In a surprising turn of events, the UK has voted to leave the EU and whilst much of the future is unknown as of yet, there are a few paths that the UK will undoubtedly have to take in the not-so-distant future.
The heated debate may continue whilst disappointment and happiness continues to divide people, but soon we’ll have to put our differences aside and evaluate the UK’s next steps. For the next two years at least, the UK and the EU will enter negotiations, forming treaties and drafting legislation. Until then, what happens to the UK? Here are a few answers.
How long would it take to leave the EU?
Most likely it will take a minimum of two years for the UK to actually leave the EU. Until then, Britain is expected to abide to EU treaties and laws, but will not be able to participate in any of its decision making.
What will happen during that time?
Britain will need this time to readjust bureaucratically. This involves electing a new PM by October and developing regulations of its own to implement once Britain leaves officially. An agreement will also have to be ratified by both the European council and the parliament in Strasbourg.
Who will be involved in this readjustment?
Leader of the civil service, cabinet secretary Sir Jeremy Heywood, David Cameron and the governor of the Bank of England, Mark Carney, will be heavily involved in reshaping the current landscape.
What are David Cameron’s options and what is Article 50?
The PM cannot leave until he can advise the Queen of his successor. Cameron had perviously said that he would trigger article 50 of the Lisbon treaty, which is effectively Britain’s official resignation from the EU. Alternatively, the party could delay and Cameron could leave this responsibility to his successor. Once signed, the two year renegotiation with the EU clock will start kicking. Negotiations must end with the UK leaving the EU unles unless the EU member states unanimously agree to extend negotiations.
Who are potential PM successors?
The bookies have leading Conservative Brexit campaigner Boris Johnson, MP for Uxbridge and Ruislip, as the 4/5 favourite to succeed Cameron. Home Secretary Theresa May was given 3/1 odds and Justice Secretary Michael Gove, 7/1. Other candidates have even less favourable odds: Andrea Leadson 12/1, Priti Patel 16/1, Sajid Javid and Philip Hammond both 20/1 and Stephen Crabb and Liam Fox 25/1.
How could Brexit impact the rest of the EU?
Britain leaving the EU might encourage other nations to follow suit, but the EU might play hardball and try to make an example out of Britain for leaving. Scotland, who voted to remain in the EU will most likely hold their own referendum to be independent from the UK. Other nations may also hold their own EU referendums.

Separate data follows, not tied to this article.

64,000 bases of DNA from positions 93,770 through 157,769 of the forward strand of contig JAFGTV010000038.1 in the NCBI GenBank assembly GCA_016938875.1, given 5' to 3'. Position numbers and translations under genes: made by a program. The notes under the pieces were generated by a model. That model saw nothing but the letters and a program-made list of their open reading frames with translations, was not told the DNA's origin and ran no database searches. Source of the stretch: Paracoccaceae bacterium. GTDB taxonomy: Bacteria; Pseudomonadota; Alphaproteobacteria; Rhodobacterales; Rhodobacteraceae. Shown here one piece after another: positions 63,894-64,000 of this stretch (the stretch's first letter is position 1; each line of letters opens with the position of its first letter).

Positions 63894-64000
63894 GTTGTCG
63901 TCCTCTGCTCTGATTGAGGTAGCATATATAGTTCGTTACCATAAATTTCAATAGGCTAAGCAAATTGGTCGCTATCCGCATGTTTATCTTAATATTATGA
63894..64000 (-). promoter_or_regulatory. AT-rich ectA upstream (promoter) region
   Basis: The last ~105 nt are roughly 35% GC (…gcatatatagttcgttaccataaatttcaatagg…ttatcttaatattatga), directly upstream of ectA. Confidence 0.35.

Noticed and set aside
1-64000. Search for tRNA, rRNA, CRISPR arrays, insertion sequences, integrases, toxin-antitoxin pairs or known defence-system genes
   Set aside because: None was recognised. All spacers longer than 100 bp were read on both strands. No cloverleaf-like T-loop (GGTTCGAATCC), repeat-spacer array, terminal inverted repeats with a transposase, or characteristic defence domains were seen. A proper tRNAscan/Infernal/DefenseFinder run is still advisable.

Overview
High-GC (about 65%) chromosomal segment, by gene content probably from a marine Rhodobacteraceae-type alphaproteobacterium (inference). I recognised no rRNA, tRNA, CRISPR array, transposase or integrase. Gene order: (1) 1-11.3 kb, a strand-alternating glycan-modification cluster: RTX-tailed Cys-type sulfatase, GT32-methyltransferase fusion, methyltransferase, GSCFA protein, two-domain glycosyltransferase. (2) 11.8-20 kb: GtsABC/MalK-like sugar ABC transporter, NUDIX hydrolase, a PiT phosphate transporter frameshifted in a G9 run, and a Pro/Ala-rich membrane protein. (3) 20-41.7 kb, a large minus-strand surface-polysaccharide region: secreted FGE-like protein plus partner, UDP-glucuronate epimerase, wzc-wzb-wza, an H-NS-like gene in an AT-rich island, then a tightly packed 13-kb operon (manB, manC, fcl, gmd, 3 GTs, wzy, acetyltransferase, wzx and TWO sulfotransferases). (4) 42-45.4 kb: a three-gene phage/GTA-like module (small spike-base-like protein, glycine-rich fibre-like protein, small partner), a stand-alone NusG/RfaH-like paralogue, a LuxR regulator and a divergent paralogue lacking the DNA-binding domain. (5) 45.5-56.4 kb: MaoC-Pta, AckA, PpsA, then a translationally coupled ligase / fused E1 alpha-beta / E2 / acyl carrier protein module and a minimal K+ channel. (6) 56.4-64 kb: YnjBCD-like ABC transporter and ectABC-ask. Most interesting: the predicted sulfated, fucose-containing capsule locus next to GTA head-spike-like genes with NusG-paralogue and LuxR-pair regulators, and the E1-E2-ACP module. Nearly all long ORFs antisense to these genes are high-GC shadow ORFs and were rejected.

Will my Ehic card still work?
The European Health Insurance Card (Ehic) that entitles travellers to state-provided emergency medical treatment within the EU is valid in any EU country as well as Switzerland and the European Economic Area countries such as Norway, Liechtenstein and Iceland. The card will continue to be valid for as long as the UK is still a member of the EU, IE until Article 50 negations are completed. A new deal will have to be negotiated after this. The UK already has reciprocal deals with countries such as Australia and New Zealand which entitles free urgent treatment for its citizens. A similar deal may need be negotiated for when the UK leaves.
Will I need a visa to travel to the EU?
As long as the UK remains a member of the EU, you will be able to travel freely in the EU. Free movement around the EU may be on the playing cards for the UK once it leaves – it seems unlikely that EU countries will want to deter tourists, but it is simply too early to say. British citizens can visit a number of countries outside of the EU for up to 90 days without a visa, so a similar arrangement may also be considered.
What happens to my EU driving license?
Licenses remain valid, just as passports are, for the duration of the UK-EU negotiations. Post-negotiations will most likely result in a new design that will be phased in. Again, it is far too early to tell.
What will it mean for people living in other parts of the EU?
It is generally accepted that those already living in the UK as EU nationals will not see a change to their status. Mass deportations of 3 million EU nationals who currently reside in the EU seems unlikely. The reverse is true too, for the 1.2 million UK nationals living elsewhere in the EU. Details will emerge as negotiations are under way.
What about bringing cigarettes and booze back from Europe?
Customs limits are likely to be reintroduced, unless negotiations dictate otherwise. The limit is currently set at four litres of wine from countries outside of the EU. Perhaps stock up on your next trip to Europe!
Understandably, there is a great deal of uncertainty regarding what will happen with the UK. However, until Article 50 is implemented and the two years of negotiations are complete, the UK can make the most out of their EU membership and citizens need not panic too much with regards to immediate status changes. Over the next two years, expect details of negotiations to emerge that will then provide more concrete and permanent answers to the questions above.